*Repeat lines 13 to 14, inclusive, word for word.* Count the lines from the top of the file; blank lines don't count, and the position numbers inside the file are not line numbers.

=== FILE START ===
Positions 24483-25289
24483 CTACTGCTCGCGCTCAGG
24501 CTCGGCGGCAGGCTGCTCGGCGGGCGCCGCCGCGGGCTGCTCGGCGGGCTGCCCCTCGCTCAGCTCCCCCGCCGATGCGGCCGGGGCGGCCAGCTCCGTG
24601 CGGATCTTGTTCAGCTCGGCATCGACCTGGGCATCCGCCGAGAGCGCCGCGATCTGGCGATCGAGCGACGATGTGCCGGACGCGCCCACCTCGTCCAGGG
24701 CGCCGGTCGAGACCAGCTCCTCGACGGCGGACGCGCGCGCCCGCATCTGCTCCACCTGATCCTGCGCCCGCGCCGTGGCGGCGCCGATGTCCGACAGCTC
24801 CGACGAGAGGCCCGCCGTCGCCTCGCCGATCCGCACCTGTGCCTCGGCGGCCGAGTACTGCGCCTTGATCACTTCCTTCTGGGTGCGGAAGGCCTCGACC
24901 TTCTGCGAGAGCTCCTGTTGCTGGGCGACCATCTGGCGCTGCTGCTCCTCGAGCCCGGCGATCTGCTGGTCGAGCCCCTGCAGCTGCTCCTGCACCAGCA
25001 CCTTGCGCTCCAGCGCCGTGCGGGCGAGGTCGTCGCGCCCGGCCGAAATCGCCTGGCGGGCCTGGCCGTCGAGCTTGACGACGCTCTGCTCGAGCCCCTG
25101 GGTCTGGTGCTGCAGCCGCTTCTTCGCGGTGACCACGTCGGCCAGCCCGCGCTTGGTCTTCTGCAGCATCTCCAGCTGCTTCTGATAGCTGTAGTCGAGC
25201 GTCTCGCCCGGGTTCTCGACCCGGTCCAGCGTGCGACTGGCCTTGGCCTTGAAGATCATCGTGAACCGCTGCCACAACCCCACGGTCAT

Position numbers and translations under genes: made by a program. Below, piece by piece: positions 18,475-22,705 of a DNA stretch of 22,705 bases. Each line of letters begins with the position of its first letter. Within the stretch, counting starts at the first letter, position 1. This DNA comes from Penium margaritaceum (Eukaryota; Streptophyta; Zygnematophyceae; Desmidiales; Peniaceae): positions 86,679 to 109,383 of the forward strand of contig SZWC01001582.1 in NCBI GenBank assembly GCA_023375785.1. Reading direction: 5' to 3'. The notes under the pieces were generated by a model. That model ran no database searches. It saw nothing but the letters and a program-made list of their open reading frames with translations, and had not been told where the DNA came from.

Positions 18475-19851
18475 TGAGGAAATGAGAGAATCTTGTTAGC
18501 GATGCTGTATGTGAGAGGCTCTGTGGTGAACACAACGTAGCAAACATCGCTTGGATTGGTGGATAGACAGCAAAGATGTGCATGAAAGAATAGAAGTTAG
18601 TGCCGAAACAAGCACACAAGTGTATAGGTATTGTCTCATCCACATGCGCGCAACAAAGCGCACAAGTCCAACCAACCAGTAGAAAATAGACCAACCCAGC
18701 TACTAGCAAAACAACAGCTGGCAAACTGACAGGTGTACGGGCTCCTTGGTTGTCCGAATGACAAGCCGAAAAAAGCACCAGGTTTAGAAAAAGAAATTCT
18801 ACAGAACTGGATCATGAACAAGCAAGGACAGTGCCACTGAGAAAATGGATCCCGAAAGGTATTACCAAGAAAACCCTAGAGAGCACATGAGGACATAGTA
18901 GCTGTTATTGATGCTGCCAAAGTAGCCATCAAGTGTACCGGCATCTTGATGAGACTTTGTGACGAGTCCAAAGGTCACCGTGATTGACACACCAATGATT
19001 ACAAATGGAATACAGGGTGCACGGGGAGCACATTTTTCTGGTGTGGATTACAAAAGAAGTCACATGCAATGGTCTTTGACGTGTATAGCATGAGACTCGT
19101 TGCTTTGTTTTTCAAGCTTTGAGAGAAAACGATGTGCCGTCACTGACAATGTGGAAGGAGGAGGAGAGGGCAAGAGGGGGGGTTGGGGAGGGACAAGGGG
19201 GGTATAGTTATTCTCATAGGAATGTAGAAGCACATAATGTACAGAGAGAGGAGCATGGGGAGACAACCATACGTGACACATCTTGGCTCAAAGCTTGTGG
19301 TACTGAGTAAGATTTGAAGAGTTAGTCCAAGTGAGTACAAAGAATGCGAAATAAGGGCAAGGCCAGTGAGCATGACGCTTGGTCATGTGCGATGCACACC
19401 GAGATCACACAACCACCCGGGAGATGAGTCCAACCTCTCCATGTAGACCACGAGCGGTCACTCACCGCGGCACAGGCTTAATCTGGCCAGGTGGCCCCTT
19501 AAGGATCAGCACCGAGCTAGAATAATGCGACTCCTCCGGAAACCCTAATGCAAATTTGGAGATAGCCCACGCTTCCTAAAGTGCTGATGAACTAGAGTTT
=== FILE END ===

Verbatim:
18475 TGAGGAAATGAGAGAATCTTGTTAGC
18501 GATGCTGTATGTGAGAGGCTCTGTGGTGAACACAACGTAGCAAACATCGCTTGGATTGGTGGATAGACAGCAAAGATGTGCATGAAAGAATAGAAGTTAG